Finally, the primary reason that we provide 3rd party authentication options (like SIWA) in our own services is the same as why anyone else would do it: to simplify account creation and access for our users on our own sites, with the end goal of having an email address stored on our own servers so that we can contact our users. We need to be able to contact our users for all kinds of reasons, in particular for account management and support. While SIWA's private relay option is a commendable step towards improving user privacy while also allowing non-Apple services like ours to contact our users, its current implementation is too strongly opiniated and as a consequence may simply not work depending on your use case. For example, since you must whitelist each address you use to send emails you may have trouble if you have a support service that uses a different sending address for every ticket.
By deviating from standard OAuth2 and making it difficult to email private-relay users, Apple has made implementation of SIWA costly and risky to developers and businesses, which means that fewer businesses will end up using it. In the same way that the inconveniences of security cause people to find insecure work-arounds (e.g. bad passwords), the cost of implementing SIWA will cause developers and businesses to have to stick to "less secure" (in Apple's view, presumably) login methods.
So, if you are considering implementing "Sign in with Apple" into your site/app, first evaluate the following:
- Do you need to be able to email users who log into your website? If so:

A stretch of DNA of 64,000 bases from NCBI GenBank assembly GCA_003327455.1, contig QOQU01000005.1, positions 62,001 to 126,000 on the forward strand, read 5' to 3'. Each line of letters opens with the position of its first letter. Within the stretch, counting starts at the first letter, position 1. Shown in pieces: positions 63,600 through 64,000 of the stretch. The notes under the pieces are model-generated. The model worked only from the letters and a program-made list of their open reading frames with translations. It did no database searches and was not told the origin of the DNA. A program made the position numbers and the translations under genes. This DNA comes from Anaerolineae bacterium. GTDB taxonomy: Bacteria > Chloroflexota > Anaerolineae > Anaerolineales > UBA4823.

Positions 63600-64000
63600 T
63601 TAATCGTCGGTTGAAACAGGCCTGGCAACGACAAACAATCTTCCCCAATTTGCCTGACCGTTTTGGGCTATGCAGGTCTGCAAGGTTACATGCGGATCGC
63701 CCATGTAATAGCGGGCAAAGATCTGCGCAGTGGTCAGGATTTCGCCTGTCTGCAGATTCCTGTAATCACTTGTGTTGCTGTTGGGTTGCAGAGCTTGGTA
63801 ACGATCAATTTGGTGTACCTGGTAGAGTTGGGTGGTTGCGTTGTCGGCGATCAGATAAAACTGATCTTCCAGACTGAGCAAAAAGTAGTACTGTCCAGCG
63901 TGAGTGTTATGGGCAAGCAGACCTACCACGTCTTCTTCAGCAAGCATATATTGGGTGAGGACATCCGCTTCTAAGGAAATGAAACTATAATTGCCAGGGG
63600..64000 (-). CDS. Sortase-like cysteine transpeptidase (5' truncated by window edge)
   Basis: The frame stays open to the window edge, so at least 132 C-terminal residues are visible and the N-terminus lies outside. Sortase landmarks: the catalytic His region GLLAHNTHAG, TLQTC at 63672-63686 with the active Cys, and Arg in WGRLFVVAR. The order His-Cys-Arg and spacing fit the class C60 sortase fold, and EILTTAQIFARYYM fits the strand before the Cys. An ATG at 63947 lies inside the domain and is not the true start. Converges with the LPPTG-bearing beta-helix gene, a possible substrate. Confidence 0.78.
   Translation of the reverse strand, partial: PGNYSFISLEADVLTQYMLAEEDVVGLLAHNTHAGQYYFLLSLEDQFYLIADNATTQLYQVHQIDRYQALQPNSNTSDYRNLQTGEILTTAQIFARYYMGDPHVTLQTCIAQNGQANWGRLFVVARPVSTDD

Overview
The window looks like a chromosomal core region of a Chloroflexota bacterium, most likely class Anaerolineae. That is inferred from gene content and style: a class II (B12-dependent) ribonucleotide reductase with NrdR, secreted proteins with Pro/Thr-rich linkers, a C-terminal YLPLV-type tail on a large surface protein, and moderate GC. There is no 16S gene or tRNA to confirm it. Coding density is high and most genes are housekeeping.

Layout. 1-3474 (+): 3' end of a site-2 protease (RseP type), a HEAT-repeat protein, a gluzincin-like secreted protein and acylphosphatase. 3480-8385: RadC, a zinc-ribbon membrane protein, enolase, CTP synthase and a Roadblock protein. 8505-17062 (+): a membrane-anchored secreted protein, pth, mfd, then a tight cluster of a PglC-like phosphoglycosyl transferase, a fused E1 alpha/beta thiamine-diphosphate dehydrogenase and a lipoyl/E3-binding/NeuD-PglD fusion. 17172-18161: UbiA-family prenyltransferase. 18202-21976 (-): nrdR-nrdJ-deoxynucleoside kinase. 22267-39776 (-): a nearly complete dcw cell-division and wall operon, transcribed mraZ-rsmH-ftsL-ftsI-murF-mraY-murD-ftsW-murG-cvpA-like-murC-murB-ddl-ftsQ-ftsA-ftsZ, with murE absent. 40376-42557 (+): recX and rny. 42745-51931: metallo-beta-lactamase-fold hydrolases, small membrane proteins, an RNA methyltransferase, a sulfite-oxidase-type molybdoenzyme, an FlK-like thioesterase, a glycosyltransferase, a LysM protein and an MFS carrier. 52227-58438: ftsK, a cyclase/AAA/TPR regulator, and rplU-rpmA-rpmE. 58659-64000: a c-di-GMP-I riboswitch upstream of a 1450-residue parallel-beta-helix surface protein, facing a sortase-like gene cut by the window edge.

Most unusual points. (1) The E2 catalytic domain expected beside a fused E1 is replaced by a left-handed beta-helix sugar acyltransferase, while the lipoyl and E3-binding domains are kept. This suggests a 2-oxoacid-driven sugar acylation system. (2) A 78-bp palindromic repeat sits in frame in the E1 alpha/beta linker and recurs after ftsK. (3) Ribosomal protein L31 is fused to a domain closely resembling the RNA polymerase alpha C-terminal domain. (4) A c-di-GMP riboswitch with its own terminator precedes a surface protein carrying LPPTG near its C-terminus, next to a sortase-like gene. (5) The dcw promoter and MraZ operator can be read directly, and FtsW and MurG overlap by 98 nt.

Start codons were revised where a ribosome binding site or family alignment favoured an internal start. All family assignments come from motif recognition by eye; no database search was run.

- Can you whitelist every email address that will be sending emails to your users?
- Is your email-sending setup compatible with Apple's "private relay" service?
- Can you host a file at a specific address on your naked domain, with HTTPS?
- Can you add/change server logic to allow the authentication callback to come in by POST?
- Are you allowed and able to make changes to CORS policies on your server? Can you do so without introducing new vulnerabilties to your site?
- Do you need to associate any user cookies with the login callback? If so, are you allowed and able to change the
SameSiteproperties of those cookies, or able to add new cookies to make that work? Can you do all of that without introducing new vulnerabilties to your site?
If that evaluation doesn't look good for your use case, I suppose all that's left is for you to join me in waiting for Apple to make SIWA a more broadly viable option for websites and thus a more broadly available feature for Apple users. To do so, SIWA would have to:
- [Required] Allow for domain validation methods that are more appropriate for the goal of email whitelisting.
- [Required] Stop the requirement that all sender addresses must be whitelisted, and make sure that sending emails using 3rd party services (like SparkPost or Mailchimp) is possible.
- [Optional] Just use regular old OAuth2.
Outside of being able to send emails to private relay users, I've got "Sign in with Apple" fully implemented and ready to go in Rumpus. I'm excited to be able to open it up to our players -- hopefully that day comes soon!